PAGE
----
In a 2 December letter to Israeli Prime Minister Benjamin Netanyahu, the Committee to Protect Journalists challenges the unsubstantiated claims made by Israeli military spokesperson Avital Leibovich that three Palestinian journalists killed by Israel in Gaza last month were “terror” targets.
Leibovich was quoted by the Associated Press saying that three men who were killed in two separate strikes on 20 November were “targets … who have relevance to terror activity.”
The Committee to Protect Journalists adds:
An unsigned entry posted on the Israel Defense Forces blog that day [20 November] asserted that an individual named Muhammed Shamalah, whom it referred to as a Hamas military commander, had been targeted in an airstrike that struck a vehicle identified as “TV.” Neither Leibovich nor the IDF blog entry provided any details to support the claims. Leibovich reiterated these unsupported claims in a letter to The New York Times published on November 29.
CPJ has contacted the IDF spokesperson’s office multiple times, beginning on November 20 and then again on November 27, 28, and 29, and we have sent three written requests seeking an explanation for its claims. We were directed to a Maj. Zohar Halevi who has not responded to our requests.
Alarmingly, spokeswoman Leibovich seeks to erase the crucial legal distinction between armed combatants and journalists covering the perspective of an adversary. “Such terrorists, who hold cameras and notebooks in their hands, are no different from their colleagues who fire rockets aimed at Israeli cities and cannot enjoy the rights and protection afforded to legitimate journalists,” Leibovich writes in the letter to The Times.
All journalists, whether local or foreign, regardless of the perspective from which they report, are afforded the same civilian protections under international law. The Israeli government does not have the right to selectively define who is and who is not a journalist based on national identity or media affiliation. International law also places strict limits on military attacks on all civilian sites, including media outlets. Article 51 of Additional Protocol I to the Geneva Conventions prohibits attacks on civilian sites in which potential damage and loss of civilian life “would be excessive in relation to the concrete and direct military advantage anticipated.”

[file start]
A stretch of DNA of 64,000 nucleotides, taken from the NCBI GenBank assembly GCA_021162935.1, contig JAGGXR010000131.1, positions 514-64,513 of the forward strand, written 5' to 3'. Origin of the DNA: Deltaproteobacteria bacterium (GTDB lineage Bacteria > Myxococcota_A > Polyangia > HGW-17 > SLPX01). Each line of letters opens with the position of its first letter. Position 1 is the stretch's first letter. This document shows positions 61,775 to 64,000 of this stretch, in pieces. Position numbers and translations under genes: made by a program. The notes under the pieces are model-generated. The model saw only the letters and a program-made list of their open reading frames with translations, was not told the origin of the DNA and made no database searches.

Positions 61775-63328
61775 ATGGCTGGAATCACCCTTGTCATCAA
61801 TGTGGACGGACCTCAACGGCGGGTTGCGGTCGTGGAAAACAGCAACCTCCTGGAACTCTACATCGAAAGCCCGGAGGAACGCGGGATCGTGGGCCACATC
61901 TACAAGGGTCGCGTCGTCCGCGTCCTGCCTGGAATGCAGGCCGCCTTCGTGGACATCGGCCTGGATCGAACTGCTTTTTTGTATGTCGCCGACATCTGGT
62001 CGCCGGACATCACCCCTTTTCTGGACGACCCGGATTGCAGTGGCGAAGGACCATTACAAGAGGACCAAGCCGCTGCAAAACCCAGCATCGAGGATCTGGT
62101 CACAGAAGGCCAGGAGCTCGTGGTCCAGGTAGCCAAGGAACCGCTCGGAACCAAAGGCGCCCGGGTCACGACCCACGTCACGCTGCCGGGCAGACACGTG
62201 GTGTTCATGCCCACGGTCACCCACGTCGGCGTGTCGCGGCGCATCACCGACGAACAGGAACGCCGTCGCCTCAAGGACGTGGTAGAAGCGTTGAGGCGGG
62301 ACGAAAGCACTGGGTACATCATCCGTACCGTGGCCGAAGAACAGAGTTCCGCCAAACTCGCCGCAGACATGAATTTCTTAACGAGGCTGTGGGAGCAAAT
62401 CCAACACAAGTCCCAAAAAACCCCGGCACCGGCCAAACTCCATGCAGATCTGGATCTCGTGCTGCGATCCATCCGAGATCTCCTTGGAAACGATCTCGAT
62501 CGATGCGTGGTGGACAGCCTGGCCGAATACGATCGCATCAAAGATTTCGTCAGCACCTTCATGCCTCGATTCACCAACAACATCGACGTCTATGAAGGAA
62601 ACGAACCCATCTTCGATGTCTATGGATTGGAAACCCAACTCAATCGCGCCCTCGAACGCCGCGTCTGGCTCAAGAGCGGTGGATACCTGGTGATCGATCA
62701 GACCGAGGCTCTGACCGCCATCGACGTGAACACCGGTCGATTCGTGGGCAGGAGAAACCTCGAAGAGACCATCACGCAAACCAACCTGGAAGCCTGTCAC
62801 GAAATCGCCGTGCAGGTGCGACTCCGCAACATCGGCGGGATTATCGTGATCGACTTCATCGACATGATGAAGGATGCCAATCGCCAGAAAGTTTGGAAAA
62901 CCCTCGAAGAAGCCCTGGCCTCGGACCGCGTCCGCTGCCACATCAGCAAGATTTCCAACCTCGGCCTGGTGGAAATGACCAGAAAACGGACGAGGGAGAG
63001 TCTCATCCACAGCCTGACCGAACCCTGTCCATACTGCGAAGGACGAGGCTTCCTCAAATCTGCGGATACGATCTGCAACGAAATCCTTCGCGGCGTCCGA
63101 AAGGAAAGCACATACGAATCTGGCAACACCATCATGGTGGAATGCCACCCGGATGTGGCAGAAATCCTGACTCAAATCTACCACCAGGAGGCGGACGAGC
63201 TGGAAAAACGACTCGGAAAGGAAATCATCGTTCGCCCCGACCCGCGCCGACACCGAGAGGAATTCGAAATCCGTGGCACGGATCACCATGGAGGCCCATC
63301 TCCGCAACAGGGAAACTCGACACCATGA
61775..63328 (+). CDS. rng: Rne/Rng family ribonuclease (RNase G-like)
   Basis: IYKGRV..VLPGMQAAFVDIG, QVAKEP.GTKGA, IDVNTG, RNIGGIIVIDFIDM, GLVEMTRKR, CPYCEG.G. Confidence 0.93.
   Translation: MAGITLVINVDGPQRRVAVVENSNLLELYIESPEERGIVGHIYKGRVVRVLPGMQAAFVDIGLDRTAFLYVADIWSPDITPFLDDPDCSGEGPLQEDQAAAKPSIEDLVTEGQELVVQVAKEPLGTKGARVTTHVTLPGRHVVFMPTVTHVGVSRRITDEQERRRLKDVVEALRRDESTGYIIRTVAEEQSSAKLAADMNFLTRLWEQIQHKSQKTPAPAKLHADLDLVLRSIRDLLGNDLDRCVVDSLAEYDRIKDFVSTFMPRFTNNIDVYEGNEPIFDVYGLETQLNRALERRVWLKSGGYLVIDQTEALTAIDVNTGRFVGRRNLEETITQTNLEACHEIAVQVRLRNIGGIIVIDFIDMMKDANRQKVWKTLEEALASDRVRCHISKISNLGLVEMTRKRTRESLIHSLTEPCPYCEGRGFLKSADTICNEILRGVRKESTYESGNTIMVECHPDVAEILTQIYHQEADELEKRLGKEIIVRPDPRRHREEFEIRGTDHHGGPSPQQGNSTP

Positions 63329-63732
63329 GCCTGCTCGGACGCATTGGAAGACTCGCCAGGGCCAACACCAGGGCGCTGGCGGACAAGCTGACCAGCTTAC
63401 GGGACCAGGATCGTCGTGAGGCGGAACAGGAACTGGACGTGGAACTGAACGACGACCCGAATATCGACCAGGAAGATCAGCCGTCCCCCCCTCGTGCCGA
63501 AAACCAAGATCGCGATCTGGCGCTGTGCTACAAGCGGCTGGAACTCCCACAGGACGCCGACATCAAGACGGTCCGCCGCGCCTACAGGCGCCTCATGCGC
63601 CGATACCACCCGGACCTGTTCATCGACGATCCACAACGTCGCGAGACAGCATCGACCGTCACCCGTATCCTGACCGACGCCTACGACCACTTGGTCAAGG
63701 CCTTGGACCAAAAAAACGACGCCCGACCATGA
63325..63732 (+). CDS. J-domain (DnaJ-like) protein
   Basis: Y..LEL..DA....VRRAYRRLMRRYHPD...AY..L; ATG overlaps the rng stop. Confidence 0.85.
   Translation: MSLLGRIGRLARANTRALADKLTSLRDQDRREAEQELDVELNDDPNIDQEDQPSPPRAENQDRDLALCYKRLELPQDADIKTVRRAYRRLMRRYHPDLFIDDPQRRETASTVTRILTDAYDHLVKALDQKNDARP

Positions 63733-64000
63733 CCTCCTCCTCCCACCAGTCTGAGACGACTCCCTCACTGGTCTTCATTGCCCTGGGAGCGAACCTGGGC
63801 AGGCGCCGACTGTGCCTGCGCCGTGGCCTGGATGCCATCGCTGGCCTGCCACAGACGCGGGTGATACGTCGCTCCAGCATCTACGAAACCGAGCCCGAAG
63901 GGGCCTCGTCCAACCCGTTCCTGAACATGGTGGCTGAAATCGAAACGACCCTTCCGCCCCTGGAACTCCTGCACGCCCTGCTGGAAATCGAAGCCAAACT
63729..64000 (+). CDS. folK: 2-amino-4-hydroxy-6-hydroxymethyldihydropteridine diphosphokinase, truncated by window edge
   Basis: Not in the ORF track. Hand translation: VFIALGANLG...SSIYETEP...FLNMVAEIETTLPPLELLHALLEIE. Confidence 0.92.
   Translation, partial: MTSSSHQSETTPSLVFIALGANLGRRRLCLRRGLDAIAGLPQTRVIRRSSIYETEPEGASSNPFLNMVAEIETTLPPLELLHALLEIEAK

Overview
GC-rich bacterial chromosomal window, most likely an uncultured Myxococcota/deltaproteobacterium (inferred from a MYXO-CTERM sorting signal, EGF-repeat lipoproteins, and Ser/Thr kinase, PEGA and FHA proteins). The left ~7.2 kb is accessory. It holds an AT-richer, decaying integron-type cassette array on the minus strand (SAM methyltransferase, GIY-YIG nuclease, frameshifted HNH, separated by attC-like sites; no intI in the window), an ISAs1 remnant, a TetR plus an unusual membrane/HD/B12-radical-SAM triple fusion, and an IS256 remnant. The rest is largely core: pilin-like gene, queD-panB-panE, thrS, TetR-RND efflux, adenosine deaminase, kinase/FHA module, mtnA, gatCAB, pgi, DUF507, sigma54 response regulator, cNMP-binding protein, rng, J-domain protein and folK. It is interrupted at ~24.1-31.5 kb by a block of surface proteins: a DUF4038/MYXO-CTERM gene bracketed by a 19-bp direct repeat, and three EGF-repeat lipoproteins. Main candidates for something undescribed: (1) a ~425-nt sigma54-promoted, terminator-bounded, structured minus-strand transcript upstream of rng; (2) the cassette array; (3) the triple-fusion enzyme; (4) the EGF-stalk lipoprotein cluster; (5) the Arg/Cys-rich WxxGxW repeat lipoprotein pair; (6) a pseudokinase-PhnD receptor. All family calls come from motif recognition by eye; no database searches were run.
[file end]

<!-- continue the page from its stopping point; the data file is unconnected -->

The New York Times publishes unsubstantiated claims
Israel must be held accountable for its targeting and murdering journalists, and questions must be posed to The New York Times for irresponsibly and unethically publishing the Israeli spokesperson’s unsubstantiated claims.
In her 27 November letter to the editor, titled “Terrorist or Journalist?” Leibovich claims without giving support that a targeted car marked “TV” was carrying a “Hamas commander.” She also twice states that “terrorists” are “exploiting” journalists by using them as human shields, though she does not give any specific examples of this.
Leibovich’s letter was in response to David Carr’s 25 November column titled “Using War as Cover to Target Journalists,” which put Israel’s targeting of journalists in Gaza last into the wider “deadly trend” of government violence against journalists.
Carr criticized Leibovich, stating: “So it has come to this: killing members of the news media can be justified by a phrase as amorphous as ‘relevance to terror activity.’”
Carr rightly excoriates governments who “have decided shooting the messenger is a vialbe option.” But by printing her letter to days later, The New York Times editors allowed Leibovich to repeat her deadly claims, which the Committee to Protect Journalists said on Sunday the Government of Israel has yet to substantiate.